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15-08-2013, 11:28 PM
RE: Share your de-conversion story
I wouldn't say I was "brought up" as a believer... because that would be unfair to my Mum. She was left scarred by indoctrination and refused to force any beliefs upon me, but she was pressured by her family to at least introduce me to the teachings of the 'Watchtower & Bible Tract Society', better known as the "Jehovah's Witnesses". But being an impressionable child, without critical faculties I became a believer none the less.

Unlike most Christians, they don't believe that sinners go to hell, and the righteous go to heaven. Instead they believe that after Armageddon, God will raise the dead for judgement... those deemed "sheep" will be allowed to live forever on Earth, while those judged to be "goats" will be destroyed.

Since my Dad has always been an atheist, various members of the congregation took great delight in telling me not to get too attached to my Dad, as he was going to be destroyed at Armageddon. As I'm sure anyone can imagine, this is terrifying to a child. I remember being distraught, and terrified after my grandmother caught me playing with toy soldiers, and told me that God would destroy me for playing war games.

The JWs are creationists with a slight twist, believing that the 7 days of creation represent 7 thousand years rather than 7 literal days. But otherwise they believe the same claptrap as Ray Comfort. This is what made me begin to have doubts... questions about why there were no dinosaurs on Noah's Ark went unanswered, as did how I could see the Andromeda Galaxy, 2.5 million light years away in a universe just 14,000 years old.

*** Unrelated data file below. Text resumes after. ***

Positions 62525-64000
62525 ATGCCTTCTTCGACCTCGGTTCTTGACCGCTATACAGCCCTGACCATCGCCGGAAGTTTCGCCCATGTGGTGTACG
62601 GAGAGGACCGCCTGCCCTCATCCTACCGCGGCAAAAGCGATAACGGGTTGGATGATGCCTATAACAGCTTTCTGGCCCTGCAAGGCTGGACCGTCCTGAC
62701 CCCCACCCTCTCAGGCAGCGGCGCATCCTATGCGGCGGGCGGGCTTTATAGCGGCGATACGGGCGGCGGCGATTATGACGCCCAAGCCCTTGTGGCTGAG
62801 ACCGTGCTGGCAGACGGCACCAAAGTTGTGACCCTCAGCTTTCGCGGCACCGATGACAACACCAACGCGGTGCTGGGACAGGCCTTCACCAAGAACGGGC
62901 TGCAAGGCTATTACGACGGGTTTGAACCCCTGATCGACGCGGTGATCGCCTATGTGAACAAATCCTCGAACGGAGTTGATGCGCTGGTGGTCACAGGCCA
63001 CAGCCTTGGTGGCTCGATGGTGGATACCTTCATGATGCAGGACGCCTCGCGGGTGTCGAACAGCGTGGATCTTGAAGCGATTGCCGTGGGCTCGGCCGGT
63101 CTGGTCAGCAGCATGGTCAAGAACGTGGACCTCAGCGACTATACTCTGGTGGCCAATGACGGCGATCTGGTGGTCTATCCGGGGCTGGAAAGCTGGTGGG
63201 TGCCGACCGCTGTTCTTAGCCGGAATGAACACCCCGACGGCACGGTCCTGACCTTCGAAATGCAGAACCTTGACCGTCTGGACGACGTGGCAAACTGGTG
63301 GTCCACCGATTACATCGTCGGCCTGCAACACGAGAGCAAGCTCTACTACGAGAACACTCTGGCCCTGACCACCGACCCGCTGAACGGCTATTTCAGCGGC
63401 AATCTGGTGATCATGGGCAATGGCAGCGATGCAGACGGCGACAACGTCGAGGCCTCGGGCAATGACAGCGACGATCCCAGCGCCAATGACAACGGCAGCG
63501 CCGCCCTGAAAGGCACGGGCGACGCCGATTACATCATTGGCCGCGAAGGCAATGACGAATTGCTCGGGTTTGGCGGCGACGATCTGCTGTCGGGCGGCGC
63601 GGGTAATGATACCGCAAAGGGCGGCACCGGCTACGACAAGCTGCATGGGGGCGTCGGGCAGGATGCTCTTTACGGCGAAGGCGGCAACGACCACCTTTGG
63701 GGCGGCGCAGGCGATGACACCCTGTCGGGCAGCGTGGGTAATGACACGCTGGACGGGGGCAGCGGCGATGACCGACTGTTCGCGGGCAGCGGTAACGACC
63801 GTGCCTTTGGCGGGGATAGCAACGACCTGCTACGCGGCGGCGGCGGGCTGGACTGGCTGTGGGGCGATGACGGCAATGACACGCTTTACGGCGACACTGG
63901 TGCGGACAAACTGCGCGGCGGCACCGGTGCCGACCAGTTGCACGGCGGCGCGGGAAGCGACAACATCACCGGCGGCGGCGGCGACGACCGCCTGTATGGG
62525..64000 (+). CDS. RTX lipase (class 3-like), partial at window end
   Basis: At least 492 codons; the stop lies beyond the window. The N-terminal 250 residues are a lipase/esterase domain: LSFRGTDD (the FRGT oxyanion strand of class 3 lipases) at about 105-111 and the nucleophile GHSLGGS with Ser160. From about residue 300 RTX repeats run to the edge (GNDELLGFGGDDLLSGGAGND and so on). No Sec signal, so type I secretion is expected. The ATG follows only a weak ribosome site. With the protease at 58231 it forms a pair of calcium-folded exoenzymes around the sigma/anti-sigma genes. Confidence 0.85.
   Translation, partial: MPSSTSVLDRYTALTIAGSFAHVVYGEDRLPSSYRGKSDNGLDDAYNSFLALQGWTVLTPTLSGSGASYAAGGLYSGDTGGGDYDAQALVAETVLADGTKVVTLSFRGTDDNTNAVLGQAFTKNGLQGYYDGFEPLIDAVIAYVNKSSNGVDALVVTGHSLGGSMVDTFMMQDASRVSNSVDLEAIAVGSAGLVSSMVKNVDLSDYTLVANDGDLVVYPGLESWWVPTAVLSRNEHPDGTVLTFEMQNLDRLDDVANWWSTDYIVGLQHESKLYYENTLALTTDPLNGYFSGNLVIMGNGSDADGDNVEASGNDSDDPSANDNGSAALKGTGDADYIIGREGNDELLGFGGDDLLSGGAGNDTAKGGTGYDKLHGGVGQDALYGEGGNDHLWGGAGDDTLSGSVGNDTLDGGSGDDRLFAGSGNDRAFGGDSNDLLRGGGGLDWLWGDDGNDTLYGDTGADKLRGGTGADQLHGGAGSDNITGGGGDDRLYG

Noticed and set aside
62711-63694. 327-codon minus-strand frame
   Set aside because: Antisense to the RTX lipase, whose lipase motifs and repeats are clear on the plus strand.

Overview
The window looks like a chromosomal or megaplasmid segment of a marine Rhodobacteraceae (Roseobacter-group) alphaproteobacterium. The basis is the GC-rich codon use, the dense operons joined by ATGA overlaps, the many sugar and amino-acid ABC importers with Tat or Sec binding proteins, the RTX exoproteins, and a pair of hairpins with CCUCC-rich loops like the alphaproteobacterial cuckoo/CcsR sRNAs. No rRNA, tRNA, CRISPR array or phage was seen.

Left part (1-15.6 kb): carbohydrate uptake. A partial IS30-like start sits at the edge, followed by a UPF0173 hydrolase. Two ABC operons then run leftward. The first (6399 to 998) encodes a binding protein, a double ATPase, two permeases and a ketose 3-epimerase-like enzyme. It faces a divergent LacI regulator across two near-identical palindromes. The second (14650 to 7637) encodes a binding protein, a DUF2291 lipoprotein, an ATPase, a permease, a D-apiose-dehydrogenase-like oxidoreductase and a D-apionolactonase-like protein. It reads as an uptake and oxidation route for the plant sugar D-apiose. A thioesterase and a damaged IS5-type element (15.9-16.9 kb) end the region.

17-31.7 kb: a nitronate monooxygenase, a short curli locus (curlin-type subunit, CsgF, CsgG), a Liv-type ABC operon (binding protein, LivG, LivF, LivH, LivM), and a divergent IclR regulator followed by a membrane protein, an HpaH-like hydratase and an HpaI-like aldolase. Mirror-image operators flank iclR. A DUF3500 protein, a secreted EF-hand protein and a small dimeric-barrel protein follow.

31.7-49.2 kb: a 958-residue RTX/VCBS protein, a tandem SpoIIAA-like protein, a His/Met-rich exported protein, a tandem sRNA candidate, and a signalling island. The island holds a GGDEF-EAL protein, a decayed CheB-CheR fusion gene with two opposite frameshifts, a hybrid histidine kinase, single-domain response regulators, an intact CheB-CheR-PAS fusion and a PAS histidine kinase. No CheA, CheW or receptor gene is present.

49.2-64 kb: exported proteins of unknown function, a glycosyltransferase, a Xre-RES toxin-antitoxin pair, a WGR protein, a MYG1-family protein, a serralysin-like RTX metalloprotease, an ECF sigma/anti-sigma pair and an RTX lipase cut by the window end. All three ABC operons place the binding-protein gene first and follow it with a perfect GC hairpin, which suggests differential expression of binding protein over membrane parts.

So I did some research online, and worked it all out for myself.

By reading scientific material, I realized that God was in full retreat... we had better and better explanations for everything, without the need for him. So I began to doubt his existence... I read Richard Dawkins' book 'The God Delusion', and watched maybe 30 or 40 debates with the much missed Christopher Hitchens on YouTube. Within maybe 6 months I was more or less an atheist, although some of those fears held on.

I think the final push from basic atheism to anti-theism was watching a very moving film called 'God On Trial'. There's a very powerful moment where a Rabbi, lists God's atrocities from the Torah, and Old Testament, exposing the hypocrisy and evil of the whole thing. Declaring that "God is not good!"

I concluded that even if someone proved God's existence conclusively, I wouldn't want to have anything to do with him... and I would accept the consequences.

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17-08-2013, 09:36 PM
RE: Share your de-conversion story
I was baptized into the Catholic faith when I was four, after my mother had gone through all the steps to become a full Catholic (she converted when she married my father) and could therefore have my younger brother and myself baptized without shame (my older sister had been baptized some years earlier in a different Christian sect.) My father was never a very involved Catholic, went to church by himself early on Sundays and otherwise never said anything about religion. On the rare occasion that I would go to church with him, I noticed he never said the words or kneeled along with the rest of the congregation. Years later he came out as being agnostic.